Furthermore, the MNRF has already requested that any sightings be reported immediately, and this fact could be publicized throughout social media and news bulletins in affected areas. If wild boar become an issue in Ontario, game farms and the possession of captive boar will be increasing regulated and if necessary, eliminated completely.

Legal Considerations

                      Laws relevant to the control of wild boar fall, for the most part, under the Fish and Wildlife Conservation Act, 1997, S.O. 1997, although the act does not apply to farmed animals (Government of Ontario, 2017). The use of poison is prohibited under the FWCA, and keeping game wildlife requires a license under this act[JF16] . In acknowledgment of the negative potential of escaped wild boar, it would be advisable to offer a limited number of licenses to possess the animals within game farms in Ontario. The Trespass to Property Act is also important to consider if hunting or tracking of wild boar is to occur.

Wild boar sightings and killings must be must be reported to the Ministry of Natural Resources and Forestry (Legal Information, 2016). Wild boar are allowed to be hunted under the small games hunting act, this in under the fish and wildlife conservation act under section 54 (5). More information about sighting or reporting incidents can be reported to Mary Dillion, who is a management biologist with the MNRF.


           Potential Challenges and Solutions

                      The logistics of completing an inventory of game farms, and any other captive wild boar in Ontario and the surrounding area, may come to depend on the willingness of farmers and locals to participate. One source of motivation from their perspective, is that the prevention of wild boar escapees or an established wild population means that locals can keep their captive populations and businesses with less interference and regulation. Creating a centralized, online database would serve to make the inventory accessible and current, while ministry employees, volunteers or local animal control units could be employed to carry out the inventory, as well as randomized annual visits to ensure accuracy and compliance.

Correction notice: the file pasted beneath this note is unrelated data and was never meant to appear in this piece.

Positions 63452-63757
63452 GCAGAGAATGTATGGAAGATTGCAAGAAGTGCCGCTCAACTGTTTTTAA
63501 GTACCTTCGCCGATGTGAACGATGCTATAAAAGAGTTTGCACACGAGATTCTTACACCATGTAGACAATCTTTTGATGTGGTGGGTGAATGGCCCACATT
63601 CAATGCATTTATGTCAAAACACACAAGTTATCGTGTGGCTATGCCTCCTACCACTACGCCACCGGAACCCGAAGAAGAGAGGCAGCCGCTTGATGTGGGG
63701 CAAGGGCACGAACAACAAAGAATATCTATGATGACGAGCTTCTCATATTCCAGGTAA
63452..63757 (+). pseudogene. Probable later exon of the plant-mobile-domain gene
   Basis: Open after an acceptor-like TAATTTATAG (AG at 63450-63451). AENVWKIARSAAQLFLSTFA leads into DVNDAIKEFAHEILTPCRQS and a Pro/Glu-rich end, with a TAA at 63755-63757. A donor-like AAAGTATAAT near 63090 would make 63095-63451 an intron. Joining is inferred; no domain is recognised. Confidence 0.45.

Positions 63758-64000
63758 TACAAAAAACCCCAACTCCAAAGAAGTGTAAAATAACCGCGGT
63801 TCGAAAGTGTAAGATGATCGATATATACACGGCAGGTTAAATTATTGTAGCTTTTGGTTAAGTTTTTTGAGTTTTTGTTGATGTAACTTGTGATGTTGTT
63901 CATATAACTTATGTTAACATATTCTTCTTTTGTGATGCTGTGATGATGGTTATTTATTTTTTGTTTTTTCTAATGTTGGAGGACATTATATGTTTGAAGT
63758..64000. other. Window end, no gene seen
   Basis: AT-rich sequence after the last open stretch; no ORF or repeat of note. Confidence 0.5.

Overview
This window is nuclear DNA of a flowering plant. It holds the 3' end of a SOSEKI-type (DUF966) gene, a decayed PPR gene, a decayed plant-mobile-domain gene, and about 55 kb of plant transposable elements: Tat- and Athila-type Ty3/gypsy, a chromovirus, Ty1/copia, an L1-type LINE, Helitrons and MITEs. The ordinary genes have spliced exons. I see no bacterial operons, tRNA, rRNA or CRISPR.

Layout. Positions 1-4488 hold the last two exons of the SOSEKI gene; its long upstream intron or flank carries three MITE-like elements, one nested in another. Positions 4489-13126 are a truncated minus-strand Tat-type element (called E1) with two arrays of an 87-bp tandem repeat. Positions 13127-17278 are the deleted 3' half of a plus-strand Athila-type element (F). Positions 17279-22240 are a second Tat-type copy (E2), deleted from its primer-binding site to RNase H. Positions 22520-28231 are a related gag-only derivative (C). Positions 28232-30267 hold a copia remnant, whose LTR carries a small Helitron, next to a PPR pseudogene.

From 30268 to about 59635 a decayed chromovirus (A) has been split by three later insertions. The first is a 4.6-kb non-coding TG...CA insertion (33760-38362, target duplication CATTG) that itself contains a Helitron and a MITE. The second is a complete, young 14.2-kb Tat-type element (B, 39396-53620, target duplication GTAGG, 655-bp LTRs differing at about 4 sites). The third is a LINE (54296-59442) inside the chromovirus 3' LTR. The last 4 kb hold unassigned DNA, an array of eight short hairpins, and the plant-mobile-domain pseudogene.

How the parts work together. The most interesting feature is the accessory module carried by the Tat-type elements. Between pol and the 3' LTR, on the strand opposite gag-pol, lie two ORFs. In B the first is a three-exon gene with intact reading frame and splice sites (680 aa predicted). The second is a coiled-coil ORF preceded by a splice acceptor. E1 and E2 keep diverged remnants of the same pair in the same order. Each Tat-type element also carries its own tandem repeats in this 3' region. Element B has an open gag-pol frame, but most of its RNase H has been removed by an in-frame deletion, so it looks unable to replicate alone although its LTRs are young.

In the event of a wild population becoming established, a prominent idea to motivate hunters is to create a bounty for the killed animals. If this is done, it must be done with consideration that this may promote the breeding and subsequent release of animals, in order to attract the monetary incentive. A possible solution is that the bounty, in partnership with the tagging (with a unique identification number or barcode) of each animal, may serve to track the original location of the animal and its farm,  and as such, the farm’s right to possess the wild boar can be removed if there is a suspicious number of escapes. The idea of bounty becomes more realistic in tandem with the inventory described above, although it must be approached with caution nonetheless.


                          In conclusion, while there are no significant populations of wild boar currently in Ontario, their presence in neighboring provinces and states, as well as their proficiency in colonizing new ecosystems and regions indicates that they are a realistic threat to Ontario’s crops, biodiversity and local captive pig populations (Pastick, 2014). With the cost of destruction to other regions in mind, preventative methods immediately present the most viable solution and prove to be much more practical and cost effective than allowing wild boar populations to establish. It is recommend that an inventory of game farms and other captive wild boar in and around Ontario be taken, while the import and transportation from outside sources be regulated and monitored. The farms possessing wild boar as game animals or alternative livestock will require a certain level of fencing and monitoring to take place. Each individual animal must be microchipped and any wild boar escapes recaptured immediately. This proactive approach will prevent Ontario from re-living much of the destruction that the rest of the world has suffered, and a rare opportunity to learn from other regions and countries, prior to making the same mistake.